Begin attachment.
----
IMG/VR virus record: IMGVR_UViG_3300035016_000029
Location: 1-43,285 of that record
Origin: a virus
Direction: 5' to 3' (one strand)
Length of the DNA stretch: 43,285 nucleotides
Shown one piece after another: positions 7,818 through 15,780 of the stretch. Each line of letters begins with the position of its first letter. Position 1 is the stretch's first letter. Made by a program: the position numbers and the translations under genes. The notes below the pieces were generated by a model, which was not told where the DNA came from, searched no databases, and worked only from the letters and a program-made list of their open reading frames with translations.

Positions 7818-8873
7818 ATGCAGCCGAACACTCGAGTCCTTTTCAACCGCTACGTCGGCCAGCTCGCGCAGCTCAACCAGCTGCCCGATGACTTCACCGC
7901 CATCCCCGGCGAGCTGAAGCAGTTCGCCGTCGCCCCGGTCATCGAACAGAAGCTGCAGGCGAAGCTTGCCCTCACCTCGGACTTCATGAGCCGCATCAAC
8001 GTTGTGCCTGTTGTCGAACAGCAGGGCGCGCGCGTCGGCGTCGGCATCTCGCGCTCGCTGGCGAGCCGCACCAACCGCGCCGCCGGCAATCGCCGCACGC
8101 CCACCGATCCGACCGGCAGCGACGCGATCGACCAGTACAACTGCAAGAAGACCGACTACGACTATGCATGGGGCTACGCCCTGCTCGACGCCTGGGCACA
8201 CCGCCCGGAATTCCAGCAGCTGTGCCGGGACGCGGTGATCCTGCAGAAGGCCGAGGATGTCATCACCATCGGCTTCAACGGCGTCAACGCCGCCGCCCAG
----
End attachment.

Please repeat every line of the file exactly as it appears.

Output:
IMG/VR virus record: IMGVR_UViG_3300035016_000029
Location: 1-43,285 of that record
Origin: a virus
Direction: 5' to 3' (one strand)
Length of the DNA stretch: 43,285 nucleotides
Shown one piece after another: positions 7,818 through 15,780 of the stretch. Each line of letters begins with the position of its first letter. Position 1 is the stretch's first letter. Made by a program: the position numbers and the translations under genes. The notes below the pieces were generated by a model, which was not told where the DNA came from, searched no databases, and worked only from the letters and a program-made list of their open reading frames with translations.

Positions 7818-8873
7818 ATGCAGCCGAACACTCGAGTCCTTTTCAACCGCTACGTCGGCCAGCTCGCGCAGCTCAACCAGCTGCCCGATGACTTCACCGC
7901 CATCCCCGGCGAGCTGAAGCAGTTCGCCGTCGCCCCGGTCATCGAACAGAAGCTGCAGGCGAAGCTTGCCCTCACCTCGGACTTCATGAGCCGCATCAAC
8001 GTTGTGCCTGTTGTCGAACAGCAGGGCGCGCGCGTCGGCGTCGGCATCTCGCGCTCGCTGGCGAGCCGCACCAACCGCGCCGCCGGCAATCGCCGCACGC
8101 CCACCGATCCGACCGGCAGCGACGCGATCGACCAGTACAACTGCAAGAAGACCGACTACGACTATGCATGGGGCTACGCCCTGCTCGACGCCTGGGCACA
8201 CCGCCCGGAATTCCAGCAGCTGTGCCGGGACGCGGTGATCCTGCAGAAGGCCGAGGATGTCATCACCATCGGCTTCAACGGCGTCAACGCCGCCGCCCAG